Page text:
Conflicts in Organizational Behaviour

Conflicts

What are Conflicts?

In simple words, Conflicts may be understood as collision or disagreement. The Conflicts may be within an individual when there is the incompatibility between his own goals or events; may be between two individuals, when one does not see eye to eye with another, and in the process tries to block or frustrate the attempts of another; or between two groups in an organization.
Chung and Megginson define Conflicts as ―the struggle between incompatible or opposing needs, wishes, ideas, interests, or people. Conflicts arises when individuals or groups encounter goals that both parties cannot obtain satisfactorily.‖ Though intrapersonal Conflicts is not made explicit in the definition, the first sentence implies intra-individual Conflict as well.

Functional and Dysfunctional Conflicts

 Functional Conflicts refers to the confrontation between two ideas, goals and parties that improve employees and the organization‘s performance. Well, managed Conflicts helps workers anticipate and solve problems, feel confident, strengthen their relationships, and be committed to the organization. Constructive Conflict is crucial for the effective functioning of organizations. Specifically, potential benefits of Conflict are the following:
Conflicts increase awareness of what problems exist, who is involved, and how to solve the problem.Conflict motivates organizational members to consider problems. They are energized and psychologically focused on the problems and motivated to put plans into action.
Conflicts promote change. Persons are more aware of injustices, inefficiencies, and frustrations, and see the need to correct them. Conflict enhances morale and cohesion. Organizational members deal with and clear up their frustrations and resentments. They conclude that their relationships are strong enough to withstand stress and to handle difficulties. They also learn about each other‘s needs, styles, and values through Conflict. High-quality decisions result when persons express their opposing views and perspectives. They share their information and check each other‘s reasoning to develop new decisions.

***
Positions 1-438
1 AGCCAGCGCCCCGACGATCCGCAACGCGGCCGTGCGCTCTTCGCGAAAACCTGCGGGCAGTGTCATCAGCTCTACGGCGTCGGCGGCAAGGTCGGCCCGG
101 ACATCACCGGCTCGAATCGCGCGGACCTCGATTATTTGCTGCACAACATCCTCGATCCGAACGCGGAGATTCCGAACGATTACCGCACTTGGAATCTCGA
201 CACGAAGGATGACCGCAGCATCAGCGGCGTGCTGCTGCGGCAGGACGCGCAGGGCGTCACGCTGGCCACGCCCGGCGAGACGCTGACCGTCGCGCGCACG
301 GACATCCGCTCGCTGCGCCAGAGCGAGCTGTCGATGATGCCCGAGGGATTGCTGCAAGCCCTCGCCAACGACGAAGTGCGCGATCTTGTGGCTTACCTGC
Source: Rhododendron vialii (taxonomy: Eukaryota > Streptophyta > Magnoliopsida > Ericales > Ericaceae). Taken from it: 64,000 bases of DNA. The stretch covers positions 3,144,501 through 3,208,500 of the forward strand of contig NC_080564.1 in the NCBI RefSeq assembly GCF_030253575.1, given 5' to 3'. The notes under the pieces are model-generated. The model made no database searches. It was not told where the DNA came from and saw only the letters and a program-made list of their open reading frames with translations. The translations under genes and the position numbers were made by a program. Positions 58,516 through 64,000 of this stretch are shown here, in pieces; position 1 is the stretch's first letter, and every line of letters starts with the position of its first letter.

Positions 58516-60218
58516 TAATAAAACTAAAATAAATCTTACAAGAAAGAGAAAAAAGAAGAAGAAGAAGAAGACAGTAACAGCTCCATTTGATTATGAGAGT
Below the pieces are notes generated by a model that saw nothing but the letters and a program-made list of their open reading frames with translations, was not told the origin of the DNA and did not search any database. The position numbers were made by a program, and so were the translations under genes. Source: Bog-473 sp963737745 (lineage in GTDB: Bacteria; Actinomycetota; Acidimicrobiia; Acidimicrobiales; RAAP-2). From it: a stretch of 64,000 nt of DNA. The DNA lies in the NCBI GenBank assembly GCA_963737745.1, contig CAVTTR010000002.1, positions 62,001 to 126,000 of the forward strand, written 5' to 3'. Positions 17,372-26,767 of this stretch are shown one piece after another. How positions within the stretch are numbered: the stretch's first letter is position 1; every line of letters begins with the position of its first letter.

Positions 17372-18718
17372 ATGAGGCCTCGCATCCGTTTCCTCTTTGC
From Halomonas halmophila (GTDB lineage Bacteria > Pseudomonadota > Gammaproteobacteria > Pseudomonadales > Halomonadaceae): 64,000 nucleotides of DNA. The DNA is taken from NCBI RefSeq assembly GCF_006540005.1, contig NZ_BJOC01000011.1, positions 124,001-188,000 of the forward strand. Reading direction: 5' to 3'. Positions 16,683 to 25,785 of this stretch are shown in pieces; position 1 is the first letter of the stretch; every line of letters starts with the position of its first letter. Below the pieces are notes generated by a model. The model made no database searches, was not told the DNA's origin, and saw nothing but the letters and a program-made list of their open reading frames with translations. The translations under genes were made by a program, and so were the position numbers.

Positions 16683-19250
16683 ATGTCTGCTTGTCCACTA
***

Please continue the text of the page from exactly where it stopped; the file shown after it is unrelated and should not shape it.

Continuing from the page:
Conflicts stimulate interest and creativity. Being in Conflict often sparks curiosity and stimulates viewing problems from several perspectives and combining the best of these positions to form a creative solution. Conflict is exciting as people learn about what makes them and others angry, frustrated, and willing to fight.
Reichers (1986) defined Conflict as the perceived incompatibility between one goal, value or need and another goal, value or need. This definition shows that Conflict may exist within the same persons or between a person and another entity.

Types of Conflicts

The conflict has been classified in different ways. Following are the some of the classifications.

Realistic and Non-Realistic

Realistic Conflict arises when participants clash in the pursuit of claims and expectation of gain. It is viewed as a means towards the achievement of specific goals, a means that might be abandoned if other means appear to be more effective. Non-realistic Conflict arises from aggressive impulses that seek expression no matter what the object, allows no functional alternative of means. Since it is not aimed at the attainment of a concrete result but at the expression of aggressive impulses. Ex. Scope goating i.e. the object of attack is secondary to the dispositional need for attack.

Inter Psychic and Psychosocial Conflict

Inter-psychic Conflict exists within an individual when he feels drawn to two or more divergent desires or actions. (Ex : Alkohol and be healthy) Psychosocial Conflict exists between people or between a person and a group and is present when a person must choose in favor of one course of action, at the expense of an equally desirable course of action (Ex. Personal goals at the expense of groups goals)